Hi,
If a, b and k are integers, $\displaystyle a\not=b$
I can't find any examples where $\displaystyle ab(a^2-b^2)=6k$ doesn't hold true, but can't figure why this is so.
Anyone any ideas?
Thanks
Take a = 2, b = 1 and k = 2 By the way, the assumption $\displaystyle a\ne b$ is unnecessary because 6 divides 0.
To prove that 6 divides $\displaystyle ab(a^2-b^2)$, prove that $\displaystyle ab(a^2-b^2)$ is even by considering cases where a and b are even or odd. Also, prove that $\displaystyle ab(a^2-b^2)$ is divisible by 3 by considering various remainders when a and b are divided by 3.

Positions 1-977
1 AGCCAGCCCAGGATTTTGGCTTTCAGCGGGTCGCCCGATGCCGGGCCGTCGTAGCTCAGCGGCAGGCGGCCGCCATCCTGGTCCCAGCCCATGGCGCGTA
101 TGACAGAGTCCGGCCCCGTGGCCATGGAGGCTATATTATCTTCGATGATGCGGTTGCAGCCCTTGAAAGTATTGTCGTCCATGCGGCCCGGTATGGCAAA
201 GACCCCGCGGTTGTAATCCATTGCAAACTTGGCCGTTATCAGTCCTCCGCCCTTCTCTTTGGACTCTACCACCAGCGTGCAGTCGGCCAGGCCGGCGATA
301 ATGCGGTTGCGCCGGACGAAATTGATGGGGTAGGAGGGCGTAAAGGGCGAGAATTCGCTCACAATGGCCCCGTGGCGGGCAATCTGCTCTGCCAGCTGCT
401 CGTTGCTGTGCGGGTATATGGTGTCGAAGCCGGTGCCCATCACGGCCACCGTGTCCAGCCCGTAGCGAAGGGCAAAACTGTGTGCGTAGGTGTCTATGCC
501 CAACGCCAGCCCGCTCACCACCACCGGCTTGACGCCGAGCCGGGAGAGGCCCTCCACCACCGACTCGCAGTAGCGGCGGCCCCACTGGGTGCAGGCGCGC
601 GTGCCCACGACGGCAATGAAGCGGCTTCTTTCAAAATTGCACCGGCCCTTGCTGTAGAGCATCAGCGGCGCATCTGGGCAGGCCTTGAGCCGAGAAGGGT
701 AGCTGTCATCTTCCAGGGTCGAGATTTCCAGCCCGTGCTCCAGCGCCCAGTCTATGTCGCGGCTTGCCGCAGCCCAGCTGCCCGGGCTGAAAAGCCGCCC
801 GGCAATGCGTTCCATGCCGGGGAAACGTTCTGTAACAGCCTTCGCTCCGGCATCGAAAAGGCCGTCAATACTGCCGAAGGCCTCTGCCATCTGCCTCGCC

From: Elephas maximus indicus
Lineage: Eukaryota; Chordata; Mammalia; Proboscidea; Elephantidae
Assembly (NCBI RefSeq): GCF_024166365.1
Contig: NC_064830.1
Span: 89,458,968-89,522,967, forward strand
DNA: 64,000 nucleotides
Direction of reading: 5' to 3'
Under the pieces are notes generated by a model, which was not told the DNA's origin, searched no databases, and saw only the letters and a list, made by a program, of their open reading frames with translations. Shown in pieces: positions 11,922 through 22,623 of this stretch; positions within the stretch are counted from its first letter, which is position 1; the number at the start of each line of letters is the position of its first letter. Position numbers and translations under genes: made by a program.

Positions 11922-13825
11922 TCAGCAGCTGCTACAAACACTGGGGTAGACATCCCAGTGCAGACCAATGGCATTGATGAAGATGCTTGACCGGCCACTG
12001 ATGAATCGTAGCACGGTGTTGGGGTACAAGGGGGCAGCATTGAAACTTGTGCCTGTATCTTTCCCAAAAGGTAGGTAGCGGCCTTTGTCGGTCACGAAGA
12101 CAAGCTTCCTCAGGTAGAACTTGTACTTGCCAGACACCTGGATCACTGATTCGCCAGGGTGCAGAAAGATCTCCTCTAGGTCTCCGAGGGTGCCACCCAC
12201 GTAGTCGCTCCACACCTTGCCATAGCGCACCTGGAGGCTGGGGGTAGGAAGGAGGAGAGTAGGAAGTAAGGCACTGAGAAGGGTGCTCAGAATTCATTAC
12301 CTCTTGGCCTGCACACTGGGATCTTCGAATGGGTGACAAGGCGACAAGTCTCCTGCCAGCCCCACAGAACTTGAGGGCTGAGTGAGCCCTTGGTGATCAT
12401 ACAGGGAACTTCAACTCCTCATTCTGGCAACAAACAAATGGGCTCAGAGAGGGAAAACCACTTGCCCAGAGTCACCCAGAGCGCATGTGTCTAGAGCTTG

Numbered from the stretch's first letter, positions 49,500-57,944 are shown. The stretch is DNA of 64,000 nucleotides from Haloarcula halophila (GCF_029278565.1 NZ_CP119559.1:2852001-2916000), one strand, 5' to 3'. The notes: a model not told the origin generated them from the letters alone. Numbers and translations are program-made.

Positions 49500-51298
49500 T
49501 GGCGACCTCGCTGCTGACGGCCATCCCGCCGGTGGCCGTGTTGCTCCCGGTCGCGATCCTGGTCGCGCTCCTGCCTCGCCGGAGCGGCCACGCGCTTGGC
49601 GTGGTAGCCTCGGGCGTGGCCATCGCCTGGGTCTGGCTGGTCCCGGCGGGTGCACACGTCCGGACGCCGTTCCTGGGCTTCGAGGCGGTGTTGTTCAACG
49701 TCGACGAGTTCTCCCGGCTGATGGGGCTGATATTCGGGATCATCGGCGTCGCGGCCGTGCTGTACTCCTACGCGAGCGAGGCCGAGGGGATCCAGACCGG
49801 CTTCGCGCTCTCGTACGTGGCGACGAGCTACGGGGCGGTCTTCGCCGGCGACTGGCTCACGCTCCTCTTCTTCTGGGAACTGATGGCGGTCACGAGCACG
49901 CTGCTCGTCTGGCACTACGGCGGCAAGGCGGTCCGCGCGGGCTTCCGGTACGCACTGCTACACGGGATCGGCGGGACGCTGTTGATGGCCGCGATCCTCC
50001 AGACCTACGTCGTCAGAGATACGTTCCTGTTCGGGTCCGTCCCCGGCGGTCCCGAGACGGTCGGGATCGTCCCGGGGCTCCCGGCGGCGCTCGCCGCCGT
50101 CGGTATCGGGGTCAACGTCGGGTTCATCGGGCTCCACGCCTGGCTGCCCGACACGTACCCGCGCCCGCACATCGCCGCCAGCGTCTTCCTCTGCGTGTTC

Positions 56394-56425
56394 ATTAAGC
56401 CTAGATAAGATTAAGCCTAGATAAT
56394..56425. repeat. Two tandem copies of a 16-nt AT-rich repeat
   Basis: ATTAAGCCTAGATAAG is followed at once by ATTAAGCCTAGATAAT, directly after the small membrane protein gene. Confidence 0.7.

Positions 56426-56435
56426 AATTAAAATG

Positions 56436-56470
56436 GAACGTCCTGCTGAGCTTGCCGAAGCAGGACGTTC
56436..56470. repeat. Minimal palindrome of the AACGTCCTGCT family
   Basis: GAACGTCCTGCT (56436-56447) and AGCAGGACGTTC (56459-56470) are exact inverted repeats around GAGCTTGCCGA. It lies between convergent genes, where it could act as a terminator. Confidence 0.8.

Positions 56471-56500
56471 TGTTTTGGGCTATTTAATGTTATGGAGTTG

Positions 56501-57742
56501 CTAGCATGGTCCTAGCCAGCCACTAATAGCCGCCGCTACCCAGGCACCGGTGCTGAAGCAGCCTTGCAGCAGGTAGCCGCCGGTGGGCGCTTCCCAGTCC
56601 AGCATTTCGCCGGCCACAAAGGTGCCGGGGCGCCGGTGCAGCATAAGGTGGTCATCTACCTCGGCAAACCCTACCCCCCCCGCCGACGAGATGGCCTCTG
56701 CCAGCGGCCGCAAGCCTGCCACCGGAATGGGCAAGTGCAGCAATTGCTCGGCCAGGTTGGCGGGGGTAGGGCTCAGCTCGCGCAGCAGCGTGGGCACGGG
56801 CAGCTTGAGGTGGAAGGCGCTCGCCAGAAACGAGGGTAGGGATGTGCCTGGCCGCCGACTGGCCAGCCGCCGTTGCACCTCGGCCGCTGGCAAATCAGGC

Thanks for the kickstart
Doing it altogether
a Mod 6 b Mod 6 ab Mod 6 a+b Mod 6 a-b Mod 6 $\displaystyle ab(a^2-b^2)$ Mod 6 0 0 0 0 0 0 0 1 0 1 5 0 0 2 0 2 4 0 0 3 0 3 3 0 0 4 0 4 2 0 0 5 0 5 1 0 1 0 0 1 1 0 1 1 1 2 0 0 1 2 2 3 5 0 1 3 3 4 4 0 1 4 4 5 3 0 1 5 5 0 2 0 2 0 0 2 2 0 2 1 2 3 1 0 2 2 4 4 0 0 2 3 0 5 5 0 2 4 2 0 4 0 2 5 4 1 3 0 3 0 0 3 3 0 3 1 3 4 2 0 3 2 0 5 1 0 3 3 3 0 0 0 3 4 0 1 5 0 3 5 3 2 4 0 4 0 0 4 4 0 4 1 4 5 3 0 4 2 2 0 2 0 4 3 0 1 1 0 4 4 4 2 0 0 4 5 2 3 5 0 5 0 0 5 5 0 5 1 5 0 4 0 5 2 4 1 3 0 5 3 3 2 2 0 5 4 2 3 1 0 5 5 1 4 0 0
A shorter proof. First, $\displaystyle ab(a^2-b^2)$ is even. Indeed, this is obvious if a is even or b is even. If both a and b are odd, then a + b is even.
Second, $\displaystyle ab(a^2-b^2)$ is divisible by 3. This is obvious is a or b is divisible by 3 and when a and b have the same remainder when divided by 3 (in the latter case, 3 | a - b). If a ≡ 1 (mod 3) and b ≡ 2 (mod 3) (or vice versa), then a + b ≡ 0 (mod 3).